Europe's most respected think tank has told George Osborne to lay off the cuts

The think tank said that low interest rates mean Governments in many countries can borrow for long periods

One of the world’s leading economic organisations has warned governments to ease up on austerity that may be crippling global growth.

The Paris-based Organisation for Economic Cooperation and Development has stressed in its latest report that countries must adopt a more balanced approach to spending to try and stop economic growth from stalling.

The latest figures show the UK economy is expected to grow by just by 2.1 per cent in 2016 and 2 per cent, 0.3 points less than it was thought at the end of last year.

The think tank said that low interest rates mean governments in many countries can borrow for long periods. This gives them room to increase spending in the economy by funding infrastructure projects or other initiatives that could strengthen demand.

“[Spending] should focus on policies with strong short-run benefits and that also contribute to long-term growth,” the OECD advised.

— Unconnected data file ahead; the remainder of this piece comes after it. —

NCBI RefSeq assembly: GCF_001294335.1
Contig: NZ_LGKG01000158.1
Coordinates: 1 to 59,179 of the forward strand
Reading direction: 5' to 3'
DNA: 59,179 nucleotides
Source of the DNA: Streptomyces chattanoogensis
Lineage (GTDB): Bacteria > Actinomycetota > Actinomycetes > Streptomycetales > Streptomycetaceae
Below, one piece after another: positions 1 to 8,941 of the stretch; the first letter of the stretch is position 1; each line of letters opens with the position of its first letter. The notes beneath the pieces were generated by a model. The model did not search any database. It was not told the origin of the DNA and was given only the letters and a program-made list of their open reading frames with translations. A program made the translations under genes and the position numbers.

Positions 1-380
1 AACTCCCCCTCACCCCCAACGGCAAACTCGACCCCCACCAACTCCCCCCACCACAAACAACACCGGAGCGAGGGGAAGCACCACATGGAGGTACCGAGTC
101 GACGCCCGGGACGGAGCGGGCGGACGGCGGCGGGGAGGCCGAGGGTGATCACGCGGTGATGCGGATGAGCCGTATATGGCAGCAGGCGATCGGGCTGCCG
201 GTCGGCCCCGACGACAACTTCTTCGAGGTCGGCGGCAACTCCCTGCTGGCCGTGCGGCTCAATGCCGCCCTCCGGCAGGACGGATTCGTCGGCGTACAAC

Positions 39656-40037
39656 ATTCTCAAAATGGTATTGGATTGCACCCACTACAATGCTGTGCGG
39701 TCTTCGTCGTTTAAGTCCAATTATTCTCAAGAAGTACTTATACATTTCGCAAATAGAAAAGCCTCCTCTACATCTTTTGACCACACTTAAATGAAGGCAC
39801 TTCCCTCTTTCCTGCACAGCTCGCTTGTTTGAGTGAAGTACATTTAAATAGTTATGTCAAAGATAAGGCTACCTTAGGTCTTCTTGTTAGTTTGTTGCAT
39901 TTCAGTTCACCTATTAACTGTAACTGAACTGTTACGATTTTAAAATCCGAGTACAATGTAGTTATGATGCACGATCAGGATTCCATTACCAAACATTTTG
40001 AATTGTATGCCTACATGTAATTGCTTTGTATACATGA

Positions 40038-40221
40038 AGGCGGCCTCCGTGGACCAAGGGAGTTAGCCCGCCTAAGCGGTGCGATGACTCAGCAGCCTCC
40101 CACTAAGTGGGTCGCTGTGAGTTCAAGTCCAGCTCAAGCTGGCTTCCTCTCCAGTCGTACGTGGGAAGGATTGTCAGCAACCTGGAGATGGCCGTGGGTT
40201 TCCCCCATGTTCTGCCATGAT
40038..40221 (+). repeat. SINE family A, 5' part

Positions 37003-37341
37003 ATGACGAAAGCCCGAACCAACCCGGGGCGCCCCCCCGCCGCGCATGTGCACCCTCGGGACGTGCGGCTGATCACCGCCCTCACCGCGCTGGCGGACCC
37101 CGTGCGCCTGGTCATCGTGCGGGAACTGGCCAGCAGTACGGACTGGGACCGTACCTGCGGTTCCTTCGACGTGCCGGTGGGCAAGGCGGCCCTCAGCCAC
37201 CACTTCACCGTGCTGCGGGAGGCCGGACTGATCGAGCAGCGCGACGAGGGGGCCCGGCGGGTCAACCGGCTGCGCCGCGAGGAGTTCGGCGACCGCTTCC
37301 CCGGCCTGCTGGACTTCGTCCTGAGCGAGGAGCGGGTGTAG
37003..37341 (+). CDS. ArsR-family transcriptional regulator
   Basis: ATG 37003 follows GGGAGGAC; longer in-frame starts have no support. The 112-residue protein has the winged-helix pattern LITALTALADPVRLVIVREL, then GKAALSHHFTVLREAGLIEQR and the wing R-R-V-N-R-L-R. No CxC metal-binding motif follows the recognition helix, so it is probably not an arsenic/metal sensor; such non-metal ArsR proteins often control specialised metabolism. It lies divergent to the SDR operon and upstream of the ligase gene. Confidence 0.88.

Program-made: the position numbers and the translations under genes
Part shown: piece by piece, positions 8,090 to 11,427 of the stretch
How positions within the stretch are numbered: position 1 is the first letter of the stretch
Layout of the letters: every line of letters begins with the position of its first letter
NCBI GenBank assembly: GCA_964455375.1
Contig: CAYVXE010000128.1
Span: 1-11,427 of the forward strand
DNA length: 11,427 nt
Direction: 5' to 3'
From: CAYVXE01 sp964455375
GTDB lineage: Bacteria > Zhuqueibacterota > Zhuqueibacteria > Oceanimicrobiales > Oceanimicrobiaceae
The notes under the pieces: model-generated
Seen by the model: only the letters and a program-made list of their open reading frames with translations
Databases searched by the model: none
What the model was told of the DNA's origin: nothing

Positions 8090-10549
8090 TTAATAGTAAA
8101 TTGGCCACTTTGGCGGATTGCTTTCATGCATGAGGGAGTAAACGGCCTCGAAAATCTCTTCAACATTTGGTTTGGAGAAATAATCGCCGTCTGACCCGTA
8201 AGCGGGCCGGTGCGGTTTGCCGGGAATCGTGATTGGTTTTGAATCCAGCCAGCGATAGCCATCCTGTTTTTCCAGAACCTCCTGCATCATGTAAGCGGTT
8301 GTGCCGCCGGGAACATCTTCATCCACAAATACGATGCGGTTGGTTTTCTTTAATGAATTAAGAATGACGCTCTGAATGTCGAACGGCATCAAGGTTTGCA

It added that spending on insfrastructure projects could make up “for the shortfall in investment following the cuts imposed across advanced countries in recent years”.

The arguments come after a UK think tank, the Institute for Fiscal Studies, warned George Osborne’s fiscal charter - a piece of Conservative law that requires him to run a budget surplus by the end of the decade - is a flawed way to manage the public's finances.

The IFS decried the charter for not allowing any productive Government spending, despite a “golden opportunity” for Osborne to invest in UK infrastructure through borrowing.

The UK is trailing behind global growth, which is forecast to grow 3 per cent in 2016, making it the weakest year for global activity for half a decade.

"Global growth prospects have practically flat-lined, recent data have disappointed and indicators point to slower growth in major economies, despite the boost from low oil prices and low interest rates,” Catherine L. Mann, OECD chief economist, said.

“Given the significant downside risks posed by financial sector volatility and emerging market debt, a stronger collective policy approach is urgently needed.”

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